The internal organs and tissues of the abdomen are held in place by a tough outer wall of tissue called the “abdominal wall.” An abdominal hernia is an area in that wall that is weak or torn. Often when there is a hernia, organs or tissues that were normally held in place by this abdominal wall will bulge or stick out through the weak or torn spot.
The resulting bulge can be painful, especially when you cough, bend over or lift a heavy object.
A groin hernia (also called an inguinal hernia) is a bulge in the part of the body where the thigh meets the trunk. In men, the bulge can extend into the scrotum, the sac that holds the testicles. In girls, the bulge can extend into the outer lips of the genitals.
Hernias are more common in men compared with women, and in whites compared with non-whites. Men are eight times more likely to develop a hernia and 20 times more likely to need a hernia repair surgery compared with women. The lifetime risk of developing a groin hernia is about 25 percent in men but less than 5 percent in women. Women manifest groin hernias at a later age.
A groin hernia isn’t necessarily dangerous. It doesn’t improve on its own, however, and can lead to life-threatening complications.
Most groin hernias in adults have no specific cause, although multiple factors are known to increase one’s risk of developing a groin hernia such as; history of hernia or prior hernia repair (including childhood), older age, male sex, caucasian race, chronic cough, chronic constipation, abdominal wall injury, smoking and a family history of hernia.
A common symptom associated with groin hernia is a heaviness or dull discomfort in the groin, which may or may not be associated with a visible bulge. Groin hernias in women can also result in vague pelvic discomfort. Groin discomfort is most pronounced with physical exertion such as with heavy lifting, straining, or prolonged standing. Very little pressure is needed to create the discomfort, which resolves when the one stops straining or lies down. The groin swelling (hernia) usually goes back into the abdomen by itself upon one resting or can be pushed back into the abdomen with a slight push, and failure to push it back raises the risk of developing serious complications and warrants medical attention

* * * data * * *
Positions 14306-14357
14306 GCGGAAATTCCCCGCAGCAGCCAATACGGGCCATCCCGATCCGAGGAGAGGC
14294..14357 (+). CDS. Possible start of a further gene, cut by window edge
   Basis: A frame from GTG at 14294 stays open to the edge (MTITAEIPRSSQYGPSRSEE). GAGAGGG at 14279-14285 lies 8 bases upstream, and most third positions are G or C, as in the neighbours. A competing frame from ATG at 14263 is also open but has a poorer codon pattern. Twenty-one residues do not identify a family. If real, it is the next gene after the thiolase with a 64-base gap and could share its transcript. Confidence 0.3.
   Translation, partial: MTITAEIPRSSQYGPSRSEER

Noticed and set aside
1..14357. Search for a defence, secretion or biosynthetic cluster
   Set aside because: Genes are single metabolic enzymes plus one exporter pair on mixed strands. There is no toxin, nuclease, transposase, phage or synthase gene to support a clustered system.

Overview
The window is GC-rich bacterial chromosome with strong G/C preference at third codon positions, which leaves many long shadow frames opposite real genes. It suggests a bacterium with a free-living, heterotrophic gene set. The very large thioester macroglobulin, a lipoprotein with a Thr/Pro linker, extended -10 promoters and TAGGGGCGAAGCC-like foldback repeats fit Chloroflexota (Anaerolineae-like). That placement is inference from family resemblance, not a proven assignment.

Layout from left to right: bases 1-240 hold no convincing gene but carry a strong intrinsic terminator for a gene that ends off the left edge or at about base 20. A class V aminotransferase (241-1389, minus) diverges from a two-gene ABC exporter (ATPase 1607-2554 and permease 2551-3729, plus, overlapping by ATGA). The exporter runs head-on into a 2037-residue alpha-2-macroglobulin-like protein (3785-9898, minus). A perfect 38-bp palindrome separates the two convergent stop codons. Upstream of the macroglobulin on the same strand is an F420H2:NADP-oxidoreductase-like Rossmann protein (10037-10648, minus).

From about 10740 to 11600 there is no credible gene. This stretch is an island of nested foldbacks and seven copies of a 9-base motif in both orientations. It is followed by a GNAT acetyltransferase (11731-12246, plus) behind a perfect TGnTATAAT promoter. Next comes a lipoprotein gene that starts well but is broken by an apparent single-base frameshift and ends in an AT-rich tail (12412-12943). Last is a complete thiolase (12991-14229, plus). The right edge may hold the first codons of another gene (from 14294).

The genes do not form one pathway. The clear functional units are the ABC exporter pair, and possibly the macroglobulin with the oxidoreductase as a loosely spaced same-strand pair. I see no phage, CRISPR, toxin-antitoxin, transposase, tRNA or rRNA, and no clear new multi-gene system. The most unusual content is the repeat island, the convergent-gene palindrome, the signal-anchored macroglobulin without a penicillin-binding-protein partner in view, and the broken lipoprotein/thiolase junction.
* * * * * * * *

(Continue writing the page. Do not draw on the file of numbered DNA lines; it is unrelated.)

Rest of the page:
It is important to know that moderate to severe pain with hernias is unusual, and, when present, should raise the possibility a serious complication requiring urgent medical attention.
Groin hernias in newborns and children result from a weakness in the abdominal wall that’s present at birth. Sometimes the hernia will be visible only when an infant is crying, coughing or straining during a bowel movement. He or she might be irritable and have less appetite than usual.
In an older child, a hernia is likely to be more apparent when the child coughs or strains during a bowel movement or stands for a long period.
In men, tests are not usually needed to diagnose a groin hernia. Clinicians can usually tell if a man has a hernia by learning about his symptoms and doing a physical exam. In some rare cases, the doctor might also do an ultrasound to see if the bulge is a hernia or if there is another cause for the swelling.
In girls, an ultrasound to see if the ovary is trapped in the hernia can be done.
Almost all adults who have groin hernias need to have surgery. Doctors usually do surgery soon after the hernia is found to prevent life threatening conditions, such as intestines getting trapped in the hernia.
The surgery to repair the hernia defect can be done as laparoscopic surgery or open surgery depending on a number of considerations such as; the surgeon’s skills, the patient’s and doctor’s decision, resources available.
Laparoscopic surgeries are still limited country-wide, due to the less availability of the laparoscopic equipment, and also to a large extent due to limited number of personnel with skills to do laparoscopic surgeries.
It is also important to know that hernias are managed by surgery, and no known medicine or other therapy will heal a hernia. Most patients who come to our emergency departments with life threatening complications have noticed the problem for years but ignored it since hernia rarely causes serious pain before it develops complications. Other patients come to hospital after trying different alternative sources of medicines, such as herbal and other traditional therapies.
Dr. Ian Shyaka
Resident in Surgery, Rwanda Military Hospital,